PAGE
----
• # Generalized Platformer AI Pathfinding

Artificial Intelligence

# Preamble

If you're writing a "jump and run" style platformer game, you're probably thinking about adding some AI. This might constitute bad guys, good guys, something the player has to chase after etc... All too often, a programmer will forego intelligent AI for ease of implementation, and wind up with AI that just gives up when faced with a tricky jump, a nimble player, or some moving scenery. This article presents a technique to direct AI to any arbitrary static location on a map. The path an AI takes may utilize many well-timed jumps or moving scenery pieces, as long as it starts and ends in a stationary location (but this doesn't always have to be true). We'll cover the basic idea and get an implementation up and running. We'll cover advanced cases including moving platforms/destructible walls in a future article. This Technique is used in the game Nomera, at www.dotstarmoney.com or @DotStarMoney on Twitter.
Before going any further, make sure you cannot implement a simpler algorithm due to constrained level geometry. I.e: all collision for levels is done on a grid of squares (most 2D games). In these cases you can get solid AI pathing with simpler techniques, this method is primarily for those who want their game AI to be human-like.

Before we begin, it's good to have a working knowledge of mathematical graphs and graph traversal algorithms. You'll also need to be comfortable with vector maths for pre-processing and finding distances along surfaces. This technique applies to levels that are composed primarily of static level pieces with some moving scenery, and not levels that are constantly morphing on the fly. It's important to have access to the static level collision data as line segments; this simplifies things though this technique could easily be extended to support any geometric objects you use for collision.

## The Big Idea

In layman's terms: As a developer, you jump around in the level between platforms, and the engine records the inputs you use from the point you jump/fall off of a platform, until the time you stand on the next one. It counts this as an "edge," saving the recorded inputs. When an AI wants to path through the level, he treats the series of platforms (we'll call them nodes from here on out) as vertices, and the recorded edges between them as a graph. The AI then takes a path by alternating walking along nodes, and taking the recorded input along edges to reach a destination. There are many important distinctions we'll need to make, but for now, just focus on the broad concepts. The technique we'll use is a combination of two algorithms. These are, creating the pathing graph, or "creating the data structure AI will utilize to path through the level" and traversing the pathing graph, or "guiding the enemy through the level given a destination". Obviously the latter requires the former. Creating the pathing graph is summarized as follows as follows:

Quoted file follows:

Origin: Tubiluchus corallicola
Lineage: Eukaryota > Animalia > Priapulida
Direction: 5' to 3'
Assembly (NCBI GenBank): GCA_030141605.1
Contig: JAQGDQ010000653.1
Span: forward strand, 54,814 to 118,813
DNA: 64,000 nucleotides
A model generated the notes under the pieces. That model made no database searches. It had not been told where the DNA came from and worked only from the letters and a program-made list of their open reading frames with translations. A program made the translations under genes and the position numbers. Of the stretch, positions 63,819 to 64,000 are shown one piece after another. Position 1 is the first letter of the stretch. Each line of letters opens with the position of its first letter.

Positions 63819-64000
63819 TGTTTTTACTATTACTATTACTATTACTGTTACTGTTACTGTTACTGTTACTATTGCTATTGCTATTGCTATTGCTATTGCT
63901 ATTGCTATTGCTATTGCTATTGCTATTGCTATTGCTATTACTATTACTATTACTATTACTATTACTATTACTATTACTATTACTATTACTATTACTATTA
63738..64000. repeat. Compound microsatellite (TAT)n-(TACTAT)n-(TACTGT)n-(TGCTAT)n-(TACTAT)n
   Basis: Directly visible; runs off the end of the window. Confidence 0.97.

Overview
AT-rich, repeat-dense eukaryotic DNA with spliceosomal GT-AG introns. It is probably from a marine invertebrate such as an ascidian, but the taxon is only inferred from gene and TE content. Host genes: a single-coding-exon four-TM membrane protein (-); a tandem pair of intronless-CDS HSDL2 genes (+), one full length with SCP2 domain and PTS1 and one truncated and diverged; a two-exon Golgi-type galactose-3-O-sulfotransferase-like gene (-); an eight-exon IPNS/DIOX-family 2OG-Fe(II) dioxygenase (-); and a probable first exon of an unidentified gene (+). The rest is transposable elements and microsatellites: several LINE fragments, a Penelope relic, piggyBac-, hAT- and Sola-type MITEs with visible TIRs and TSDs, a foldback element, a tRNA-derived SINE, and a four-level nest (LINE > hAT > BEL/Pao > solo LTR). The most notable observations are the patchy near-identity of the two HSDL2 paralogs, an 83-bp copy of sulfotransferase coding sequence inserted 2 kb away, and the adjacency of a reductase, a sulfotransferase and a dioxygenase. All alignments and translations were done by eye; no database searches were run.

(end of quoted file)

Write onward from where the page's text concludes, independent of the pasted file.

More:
1. Load the level static collision data and compute from it a series of nodes.
2. Load any recorded edges (paths) for the level and add these to their respective start nodes.
3. Using the enemy collision model and movement parameters, record paths between nodes and add these to the graph.
4. When exiting the level, export the recorded edges for the level.
This might not totally make sense right now, but we'll break it down step by step. For now it's good to get the gist of the steps. Now a summary of traversing the pathing graph:
1. Recieve a destination in the form of a destination node, and distance along that node; Calculate similar parameters for the source (starting) node.
2. Compute a path, using any graph traversal algorithm from source to destination where the path is a series of nodes and edges.
3. Guide the AI across a node to an edge by walking (or running, whatever the AI knows how to do) to reach the correct starting speed of the next edge in the path.
4. Once the AI has reached the start location of the next edge in the path to some tolerance in both position and velocity, relinquish automatic control of the AI and begin control through the edges frame by frame recorded input.
5. When recorded input ends, give control back to the automatic movement for whichever node upon which the AI stands.
6. Repeat the last three steps until the destination has been reached
Kinda getting the feel of it? Lets break down each step in detail.

# Implementing Pathfinding Step by Step

## Creating the Pathing Graph

The pathing graph is made up of platforms/nodes, and connecting nodes to nodes are recordings/edges. It is important to first write hard definitions for what constitutes a platform, and what constitutes a recording. A node/platform has the following properties:
• It is a subset of the line segments forming the level geometry.
• Assuming normal gravity, all segments in the node are oriented such that their first vertex has a strictly smaller x coordinate than their second. (this would be reversed for inverted gravity)
• Each subsequent segment in the node starts where the last segment ended.
• Each segment in the node is traversable by an AI walking along its surface
What does this add up to? The following key idea: A node can be traversed in its entirety by an AI walking along its surface without jumping or falling and an AI can walk to any point along the node from any other point. Here is a picture of a level's collision geometry: